I The Dageraadplaats

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The Dageraadplaats What is Belgian-style beer? Trappist Breweries: The Legend Trappist Breweries: The Reality The engine of fermentation How yeast gets around Belgium's dark age of light beer A Pilgrimage of Yeast Can we brew it here?

On any sunny day, the Dageraadplaats, a square on the east side of Antwerp, is full of people.  Kids ride laps around the square on their bikes, form impromptu gangs and generally run wild, while parents sit and chat with friends and neighbours while enjoying the sun and watching passersby.

The square contains no monuments and no public buildings of note. If it appears in any tourist guide to Antwerp, it’s as a footnote, not a destination. The Dageraadplaats isn’t a ceremonial space; it’s just a pleasant place for the community to gather. There’s a basketball court and picnic tables under the trees in the middle of the square, and the edges are lined with café patios.

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Photography: Goffe Struiksma

At any of the cafés, from the Moeskop to the Zeezicht, you can buy incredible beers like Orval, Duvel and Westmalle Dubbel at very reasonable prices. These beers are simply a part of life in Belgium. It is not uncommon to see a couple of retirees drinking Tripel Karmeliet at a café at ten on a Tuesday morning. What else is retirement for?

By mid-afternoon the café tables start to accumulate a wide variety of beers, each served in its own particular glass. There is Rochefort’s graceful goblet, Mort Subite’s fluted tumbler, Duvel’s iconic tulip bulb, and Kwak’s ridiculous flask and wooden stand. More often than any of these, you’ll see the bolleke – an upward-sweeping footed goblet full of copper-coloured beer from Antwerp’s own De Koninck brewery. So much variety, so many different flavours, so much beer culture, all from one tiny country.

I love Belgium. I love the people – the Flemish and Walloons both. I love Antwerp and the Ardennes. And I really love the beer. But I don’t live in Belgium, I live here in Vancouver. I love our beer, too, our IPAs and our imperial stouts. But when I’m not in Belgium, I miss Belgian beer. I miss its diversity and complexity, its depth and surprises.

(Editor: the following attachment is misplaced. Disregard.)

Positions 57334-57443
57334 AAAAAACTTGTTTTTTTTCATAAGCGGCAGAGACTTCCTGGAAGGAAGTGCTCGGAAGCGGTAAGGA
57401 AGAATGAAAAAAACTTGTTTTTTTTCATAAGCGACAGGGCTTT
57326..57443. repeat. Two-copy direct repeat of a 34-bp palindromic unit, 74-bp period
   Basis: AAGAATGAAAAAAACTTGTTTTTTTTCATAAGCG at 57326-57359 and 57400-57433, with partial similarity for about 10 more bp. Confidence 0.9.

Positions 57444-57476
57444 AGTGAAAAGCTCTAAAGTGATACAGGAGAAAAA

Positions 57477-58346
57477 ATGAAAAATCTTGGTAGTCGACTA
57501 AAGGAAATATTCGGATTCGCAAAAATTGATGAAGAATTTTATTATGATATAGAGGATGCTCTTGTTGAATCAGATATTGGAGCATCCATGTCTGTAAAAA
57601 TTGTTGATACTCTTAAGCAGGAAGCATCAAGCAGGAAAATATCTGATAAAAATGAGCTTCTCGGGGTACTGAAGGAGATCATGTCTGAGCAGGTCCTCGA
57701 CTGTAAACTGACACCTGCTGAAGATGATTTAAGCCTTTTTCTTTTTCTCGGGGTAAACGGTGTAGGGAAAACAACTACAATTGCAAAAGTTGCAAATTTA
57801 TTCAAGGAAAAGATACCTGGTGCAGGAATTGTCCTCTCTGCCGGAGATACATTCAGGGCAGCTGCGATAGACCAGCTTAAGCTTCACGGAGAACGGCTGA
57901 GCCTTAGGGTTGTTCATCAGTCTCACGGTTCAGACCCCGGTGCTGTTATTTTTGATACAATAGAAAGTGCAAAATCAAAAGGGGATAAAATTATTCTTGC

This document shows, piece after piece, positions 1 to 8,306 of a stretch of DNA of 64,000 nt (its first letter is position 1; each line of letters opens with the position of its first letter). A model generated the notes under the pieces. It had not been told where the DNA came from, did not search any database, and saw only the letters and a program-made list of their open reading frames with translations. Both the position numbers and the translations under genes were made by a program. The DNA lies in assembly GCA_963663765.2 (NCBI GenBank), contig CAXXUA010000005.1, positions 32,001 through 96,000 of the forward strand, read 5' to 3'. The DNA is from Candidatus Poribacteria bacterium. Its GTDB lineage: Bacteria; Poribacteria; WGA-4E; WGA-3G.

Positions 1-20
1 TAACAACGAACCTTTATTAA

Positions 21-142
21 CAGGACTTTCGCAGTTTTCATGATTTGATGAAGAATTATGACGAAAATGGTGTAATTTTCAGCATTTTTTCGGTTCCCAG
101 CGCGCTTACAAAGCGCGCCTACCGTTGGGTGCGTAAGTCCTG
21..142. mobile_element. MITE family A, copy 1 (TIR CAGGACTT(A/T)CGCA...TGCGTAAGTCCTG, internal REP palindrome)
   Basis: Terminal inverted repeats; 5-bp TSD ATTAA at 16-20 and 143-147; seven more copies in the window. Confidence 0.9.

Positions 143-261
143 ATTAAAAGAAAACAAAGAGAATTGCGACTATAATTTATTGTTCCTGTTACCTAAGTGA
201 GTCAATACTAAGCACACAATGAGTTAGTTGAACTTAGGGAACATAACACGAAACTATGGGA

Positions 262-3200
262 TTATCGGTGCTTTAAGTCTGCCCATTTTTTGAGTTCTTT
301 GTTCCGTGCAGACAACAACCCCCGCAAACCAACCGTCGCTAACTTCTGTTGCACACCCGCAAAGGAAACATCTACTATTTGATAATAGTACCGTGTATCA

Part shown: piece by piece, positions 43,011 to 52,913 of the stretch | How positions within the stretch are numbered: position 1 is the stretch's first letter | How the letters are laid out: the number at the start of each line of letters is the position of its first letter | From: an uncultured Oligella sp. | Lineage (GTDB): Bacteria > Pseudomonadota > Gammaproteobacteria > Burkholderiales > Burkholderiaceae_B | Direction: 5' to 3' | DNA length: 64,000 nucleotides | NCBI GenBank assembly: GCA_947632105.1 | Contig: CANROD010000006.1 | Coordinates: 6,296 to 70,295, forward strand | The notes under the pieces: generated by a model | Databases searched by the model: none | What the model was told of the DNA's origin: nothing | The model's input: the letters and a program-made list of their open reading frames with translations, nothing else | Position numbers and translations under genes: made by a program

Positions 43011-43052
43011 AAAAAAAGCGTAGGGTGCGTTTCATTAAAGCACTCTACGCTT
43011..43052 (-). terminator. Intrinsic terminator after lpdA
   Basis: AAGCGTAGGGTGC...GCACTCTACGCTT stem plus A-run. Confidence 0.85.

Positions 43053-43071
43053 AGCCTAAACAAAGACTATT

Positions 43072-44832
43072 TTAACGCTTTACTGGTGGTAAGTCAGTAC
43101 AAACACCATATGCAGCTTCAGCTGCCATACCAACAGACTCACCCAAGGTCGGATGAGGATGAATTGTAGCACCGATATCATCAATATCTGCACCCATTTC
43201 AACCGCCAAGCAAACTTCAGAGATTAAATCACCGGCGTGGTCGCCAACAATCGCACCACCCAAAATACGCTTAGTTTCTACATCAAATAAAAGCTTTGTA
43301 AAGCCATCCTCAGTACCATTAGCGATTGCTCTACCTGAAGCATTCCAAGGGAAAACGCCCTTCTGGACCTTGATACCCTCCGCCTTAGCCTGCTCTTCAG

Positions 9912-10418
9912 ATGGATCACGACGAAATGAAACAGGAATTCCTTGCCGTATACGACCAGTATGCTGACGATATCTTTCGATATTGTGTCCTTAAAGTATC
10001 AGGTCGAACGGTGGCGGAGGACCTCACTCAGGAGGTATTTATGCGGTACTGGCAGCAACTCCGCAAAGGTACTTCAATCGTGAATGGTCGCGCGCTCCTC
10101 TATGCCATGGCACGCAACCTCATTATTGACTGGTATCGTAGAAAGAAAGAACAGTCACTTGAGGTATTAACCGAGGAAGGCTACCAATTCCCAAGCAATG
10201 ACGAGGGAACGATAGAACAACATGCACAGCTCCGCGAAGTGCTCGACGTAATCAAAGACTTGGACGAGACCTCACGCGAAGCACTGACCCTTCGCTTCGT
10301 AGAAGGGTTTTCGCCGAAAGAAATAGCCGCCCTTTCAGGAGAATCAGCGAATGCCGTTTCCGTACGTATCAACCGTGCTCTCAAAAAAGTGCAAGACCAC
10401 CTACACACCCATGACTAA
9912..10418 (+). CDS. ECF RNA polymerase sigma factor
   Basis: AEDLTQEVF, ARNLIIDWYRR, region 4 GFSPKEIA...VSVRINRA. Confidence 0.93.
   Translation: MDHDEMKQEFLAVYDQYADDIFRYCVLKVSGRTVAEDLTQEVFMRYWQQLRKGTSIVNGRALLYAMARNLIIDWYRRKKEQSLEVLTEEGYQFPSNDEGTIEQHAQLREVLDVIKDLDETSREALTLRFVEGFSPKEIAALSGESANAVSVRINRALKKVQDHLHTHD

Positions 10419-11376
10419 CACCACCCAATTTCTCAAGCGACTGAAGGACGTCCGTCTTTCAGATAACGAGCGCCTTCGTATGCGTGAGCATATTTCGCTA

Can we have that beer here? Not just occasionally as an expensive, imported bottle, but as a standard, locally-brewed beer? Can we drink an authentic-tasting Belgian-style beer from the other side of the city, instead of the other side of the world?

Dageraad: a new dawn

Dageraad means “daybreak” or “sunrise” in Flemish. Vancouver is already experiencing the dawn of a new beer culture, and Dageraad Brewing will be part of it.

I’ve been visiting friends in Antwerp for about a decade now, and over the years I’ve had a slow, smoldering love affair with Belgian beer. It started off as a dalliance, a summer fling, but it gradually grew into a passion.

A year and a half ago I made a commitment: I went to brewing school and took two beer sabbaticals to Belgium. I brought along the other love of my life, my wife, journalist Erin Millar — or she brought me along, it’s hard to tell. We visited breweries and were often welcomed by brewers who recognized us as fellow aficionados. It was an amazing opportunity to learn about Belgian beer and ask brewers for their secrets.

It has been my experience that most brewers are incredibly generous with their time and knowledge when they meet a kindred spirit. In the following eight posts, published here over the next few weeks, I’ll recount what I’ve learned about Belgian beer, in part to pay forward the hospitality I received from brewers in Belgium, and in part to announce my new brewery.

I’m opening a brewery.

It’s called Dageraad Brewing. It’s named after a square in Antwerp. It’s also named after what that square is named for: daybreak or dawn, that period of time when the sky is brightening but the sun has yet to rise, when there are still stars in the western sky and the pale moon is just starting to fade into the pale blue sky.

The beers aren’t going to be Belgian. Belgian beers come from Belgium. My beers are going to come from a little industrial unit in Burnaby, BC, Canada, so they’ll be Canadian or British Columbian or Burnabarian, which is a word I made up that I like very much. But the beers will be Belgian-inspired, because those are the beers I like best.

Can you brew authentic Belgian-style beers in Canada? What does Belgian-style even mean?  Each Thursday we’ll publish another chapter in the Dageraad Story, in which I’m going to explain what Belgian-style means to me and argue that yes, you can brew those beers here.  And then I’m going to prove it.

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Photography: Goffe Struiksma

 

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